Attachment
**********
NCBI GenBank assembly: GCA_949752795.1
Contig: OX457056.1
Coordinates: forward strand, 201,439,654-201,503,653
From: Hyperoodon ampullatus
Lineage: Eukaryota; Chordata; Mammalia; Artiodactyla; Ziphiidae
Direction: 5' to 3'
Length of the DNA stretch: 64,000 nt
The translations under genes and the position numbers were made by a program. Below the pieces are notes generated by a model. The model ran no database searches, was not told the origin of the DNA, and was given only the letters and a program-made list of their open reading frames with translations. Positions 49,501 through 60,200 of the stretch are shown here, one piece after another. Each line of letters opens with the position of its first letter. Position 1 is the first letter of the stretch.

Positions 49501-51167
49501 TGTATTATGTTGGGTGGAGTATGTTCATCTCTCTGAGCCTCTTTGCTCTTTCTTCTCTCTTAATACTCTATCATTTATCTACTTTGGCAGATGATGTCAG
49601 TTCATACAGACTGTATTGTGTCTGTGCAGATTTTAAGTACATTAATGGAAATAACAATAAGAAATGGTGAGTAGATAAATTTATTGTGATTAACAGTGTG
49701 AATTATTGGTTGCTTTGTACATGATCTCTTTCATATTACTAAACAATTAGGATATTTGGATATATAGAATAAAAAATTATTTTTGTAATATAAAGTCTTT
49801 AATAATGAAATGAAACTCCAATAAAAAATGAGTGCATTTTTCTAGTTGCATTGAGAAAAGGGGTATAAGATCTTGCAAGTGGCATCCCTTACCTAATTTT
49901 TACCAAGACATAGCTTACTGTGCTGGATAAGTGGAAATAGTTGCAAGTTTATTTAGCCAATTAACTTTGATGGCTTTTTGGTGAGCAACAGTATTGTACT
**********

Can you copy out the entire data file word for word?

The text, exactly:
NCBI GenBank assembly: GCA_949752795.1
Contig: OX457056.1
Coordinates: forward strand, 201,439,654-201,503,653
From: Hyperoodon ampullatus
Lineage: Eukaryota; Chordata; Mammalia; Artiodactyla; Ziphiidae
Direction: 5' to 3'
Length of the DNA stretch: 64,000 nt
The translations under genes and the position numbers were made by a program. Below the pieces are notes generated by a model. The model ran no database searches, was not told the origin of the DNA, and was given only the letters and a program-made list of their open reading frames with translations. Positions 49,501 through 60,200 of the stretch are shown here, one piece after another. Each line of letters opens with the position of its first letter. Position 1 is the first letter of the stretch.

Positions 49501-51167
49501 TGTATTATGTTGGGTGGAGTATGTTCATCTCTCTGAGCCTCTTTGCTCTTTCTTCTCTCTTAATACTCTATCATTTATCTACTTTGGCAGATGATGTCAG
49601 TTCATACAGACTGTATTGTGTCTGTGCAGATTTTAAGTACATTAATGGAAATAACAATAAGAAATGGTGAGTAGATAAATTTATTGTGATTAACAGTGTG
49701 AATTATTGGTTGCTTTGTACATGATCTCTTTCATATTACTAAACAATTAGGATATTTGGATATATAGAATAAAAAATTATTTTTGTAATATAAAGTCTTT
49801 AATAATGAAATGAAACTCCAATAAAAAATGAGTGCATTTTTCTAGTTGCATTGAGAAAAGGGGTATAAGATCTTGCAAGTGGCATCCCTTACCTAATTTT
49901 TACCAAGACATAGCTTACTGTGCTGGATAAGTGGAAATAGTTGCAAGTTTATTTAGCCAATTAACTTTGATGGCTTTTTGGTGAGCAACAGTATTGTACT